Pastor John Roberts
Does Anybody Really Care About Time?
Happy New Year!
This is the First Sunday of Advent, the first Sunday of a new Church
Year. The first Sunday we use a new
lectionary listening to Gospel readings from Luke’s Gospel.
So, one would think that we would begin by reading from the first chapter
of Luke; but instead we begin in the 21st chapter with what is often
called the “little apocalypse,” the series of warnings Jesus gives to the
disciples as they stand in the shadow of the great Temple in Jerusalem. It seems, therefore, that we have done
something strange with the concept of time. And that’s just what Advent is all
about: a strange re-ordering of time.
If you are as old as I am, or if you like the music of the
1960s, you may remember the words of a song sung by
Does anybody really know what
time it is?
Does anybody really care?
If so I can’t imagine why
We’ve all got time enough to
Advent asks us to think about the question, “What time is
it? What time is it in the life of
our nation; our neighborhood; our congregation? What time is it in your life? Do you really know?
Do you really care? While
the English language has one word for the concept of time, Greek, the language
of the New Testament, has two:
chronos, from which we get the word chronological; and kairos, meaning a
distinct time, a special time, a significant time we will always remember.
When I used to wear a watch, I always preferred to wear one of
the old-fashioned watches where two hands moved around the face of the watch;
never a digital one. If I wanted
to know what time it was, I wanted to watch time continue to move forward and
look at where it had been as well. Many people today tell time by looking at
their cellphones. Time, for most
of us has become a series of fleeting moments where nothing really matters and,
therefore; moments for which we never really
The First Reading and the Gospel Reading for today have a lot in
common. Both Jeremiah and Jesus
are reflecting on the Temple with their disciples.
In Jeremiah’s case, the original Temple which Solomon had built had just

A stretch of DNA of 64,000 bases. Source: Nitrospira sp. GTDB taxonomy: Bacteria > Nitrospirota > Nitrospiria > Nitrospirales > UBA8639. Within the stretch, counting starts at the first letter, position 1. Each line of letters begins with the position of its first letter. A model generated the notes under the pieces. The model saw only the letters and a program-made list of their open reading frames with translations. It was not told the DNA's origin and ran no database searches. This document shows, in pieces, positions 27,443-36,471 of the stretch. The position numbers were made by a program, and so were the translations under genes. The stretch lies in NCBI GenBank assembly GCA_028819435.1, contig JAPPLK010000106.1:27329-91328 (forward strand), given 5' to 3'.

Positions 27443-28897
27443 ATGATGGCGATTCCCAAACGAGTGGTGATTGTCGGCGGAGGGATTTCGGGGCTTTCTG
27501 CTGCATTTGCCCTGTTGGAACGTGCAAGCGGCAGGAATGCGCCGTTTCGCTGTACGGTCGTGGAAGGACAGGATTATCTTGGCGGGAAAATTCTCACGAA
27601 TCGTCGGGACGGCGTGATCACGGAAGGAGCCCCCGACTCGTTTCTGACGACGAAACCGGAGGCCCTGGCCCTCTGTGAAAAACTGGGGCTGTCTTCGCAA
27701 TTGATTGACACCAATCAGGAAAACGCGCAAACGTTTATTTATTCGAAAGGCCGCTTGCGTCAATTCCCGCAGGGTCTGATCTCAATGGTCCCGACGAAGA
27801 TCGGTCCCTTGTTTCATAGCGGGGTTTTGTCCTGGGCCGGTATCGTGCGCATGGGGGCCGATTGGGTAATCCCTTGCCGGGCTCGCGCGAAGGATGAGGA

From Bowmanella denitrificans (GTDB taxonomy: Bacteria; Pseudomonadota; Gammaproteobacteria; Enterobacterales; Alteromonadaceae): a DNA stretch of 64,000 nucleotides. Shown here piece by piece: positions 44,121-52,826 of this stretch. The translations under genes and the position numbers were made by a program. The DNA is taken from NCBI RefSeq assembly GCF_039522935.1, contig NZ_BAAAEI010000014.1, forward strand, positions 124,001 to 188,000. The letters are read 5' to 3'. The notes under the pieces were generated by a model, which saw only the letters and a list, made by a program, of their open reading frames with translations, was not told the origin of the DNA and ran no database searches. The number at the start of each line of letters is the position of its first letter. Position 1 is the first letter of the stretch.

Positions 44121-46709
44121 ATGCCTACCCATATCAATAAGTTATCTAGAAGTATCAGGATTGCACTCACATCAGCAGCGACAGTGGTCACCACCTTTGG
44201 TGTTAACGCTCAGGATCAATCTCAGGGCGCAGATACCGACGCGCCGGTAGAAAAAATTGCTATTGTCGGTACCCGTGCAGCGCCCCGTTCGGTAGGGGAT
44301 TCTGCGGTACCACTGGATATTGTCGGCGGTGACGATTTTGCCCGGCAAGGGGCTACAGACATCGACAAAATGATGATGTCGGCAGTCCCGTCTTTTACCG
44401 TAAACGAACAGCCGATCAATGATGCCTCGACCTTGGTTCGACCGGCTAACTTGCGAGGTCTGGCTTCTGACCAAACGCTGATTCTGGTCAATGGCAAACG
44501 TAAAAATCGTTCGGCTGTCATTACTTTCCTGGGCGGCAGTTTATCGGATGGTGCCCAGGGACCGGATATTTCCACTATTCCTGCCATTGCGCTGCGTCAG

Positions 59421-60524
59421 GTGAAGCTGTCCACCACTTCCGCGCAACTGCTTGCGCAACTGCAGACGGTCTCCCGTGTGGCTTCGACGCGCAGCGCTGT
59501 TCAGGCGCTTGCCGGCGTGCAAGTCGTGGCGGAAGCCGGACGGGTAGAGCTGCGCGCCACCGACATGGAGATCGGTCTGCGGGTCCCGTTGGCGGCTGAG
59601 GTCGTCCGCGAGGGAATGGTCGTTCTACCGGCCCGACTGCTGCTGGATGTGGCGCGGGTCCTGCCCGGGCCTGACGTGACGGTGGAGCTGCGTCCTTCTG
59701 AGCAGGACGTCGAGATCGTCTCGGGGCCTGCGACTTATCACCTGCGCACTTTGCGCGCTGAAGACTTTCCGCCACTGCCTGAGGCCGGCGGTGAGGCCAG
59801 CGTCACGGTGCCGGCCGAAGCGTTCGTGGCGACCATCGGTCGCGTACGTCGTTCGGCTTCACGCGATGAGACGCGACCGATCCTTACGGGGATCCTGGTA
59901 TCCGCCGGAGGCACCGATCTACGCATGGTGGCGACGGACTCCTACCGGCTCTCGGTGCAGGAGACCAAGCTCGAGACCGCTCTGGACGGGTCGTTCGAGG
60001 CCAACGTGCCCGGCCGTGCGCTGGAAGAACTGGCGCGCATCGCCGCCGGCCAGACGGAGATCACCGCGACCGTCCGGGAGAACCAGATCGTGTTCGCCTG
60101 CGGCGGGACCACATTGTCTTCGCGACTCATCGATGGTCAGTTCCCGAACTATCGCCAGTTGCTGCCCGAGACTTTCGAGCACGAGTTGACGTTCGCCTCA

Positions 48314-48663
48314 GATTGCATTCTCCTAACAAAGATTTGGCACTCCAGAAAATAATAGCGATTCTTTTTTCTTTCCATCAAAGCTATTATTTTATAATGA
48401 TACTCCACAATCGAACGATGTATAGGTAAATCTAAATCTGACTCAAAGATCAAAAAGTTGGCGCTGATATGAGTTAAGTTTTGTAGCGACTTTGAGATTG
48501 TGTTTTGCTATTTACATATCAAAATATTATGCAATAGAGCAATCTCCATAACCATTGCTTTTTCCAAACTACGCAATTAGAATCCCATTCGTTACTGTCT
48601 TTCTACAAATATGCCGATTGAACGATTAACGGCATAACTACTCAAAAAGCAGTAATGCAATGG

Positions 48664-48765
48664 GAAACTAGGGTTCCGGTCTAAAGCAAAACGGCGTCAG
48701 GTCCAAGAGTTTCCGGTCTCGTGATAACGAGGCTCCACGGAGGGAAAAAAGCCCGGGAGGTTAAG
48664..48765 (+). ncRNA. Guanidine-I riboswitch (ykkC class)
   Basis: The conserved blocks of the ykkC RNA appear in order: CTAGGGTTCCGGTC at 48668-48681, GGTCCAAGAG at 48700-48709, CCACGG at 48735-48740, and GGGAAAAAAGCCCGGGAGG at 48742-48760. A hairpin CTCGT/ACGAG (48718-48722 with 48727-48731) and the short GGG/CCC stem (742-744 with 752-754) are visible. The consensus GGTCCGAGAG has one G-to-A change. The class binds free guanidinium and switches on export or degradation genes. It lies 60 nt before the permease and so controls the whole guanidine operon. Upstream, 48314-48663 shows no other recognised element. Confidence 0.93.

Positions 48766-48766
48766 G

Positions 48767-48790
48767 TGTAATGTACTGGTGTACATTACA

been demolished. The people of
Israel had seen the Babylonians tear it down, desecrating not only the place
where they worshipped God but a place which was the very heart of their
nation. (Think of how you felt
when the World Trade Center came down.)
Luke’s listeners had also known the destruction of the Temple; this time
the Second Temple, built by Horrible Herod with Roman money, but it was still
the symbol of who they were, a nation dedicated to One God.
At first glance, Jeremiah’s words sound like Gospel, Good
News. And Jesus’ words sound like
a prophecy of doom.
Does anybody really know what time it is? Isn’t it supposed to be the
other way around? Jeremiah tells
his disciples that the promises of God will be fulfilled. The days are surely
coming and at that time, Judah will be saved and Jerusalem will live in
safety. We think we know what that
means. We hear these words centuries later and interpret them to mean that
Jesus, the Righteous Branch of David, is the One who brings justice and
righteousness to the people of God. But think for a moment like those Jews in
exile. The only way they could
interpret Jeremiah’s promises was to believe that somehow a political miracle
would happen. Maybe the two powers
of the world they knew –Babylonia and Egypt – would knock each other out and
leave them standing alone in peace and security. That’s quite a miracle Jeremiah was
asking them to believe. Israel had
been cut off; leaving it like the stump of a tree of history and they were to
believe that a living branch would grow out of that to become a new
Maybe we will find a better look in the other tree spoken of
today – the parable of the fig tree Jesus tells in the Gospel.
“Look at the fig tree and all the trees;” Jesus says, “as soon as they sprout
leaves you can see for yourselves and know that summer is already near.” But then Jesus connects the sprouting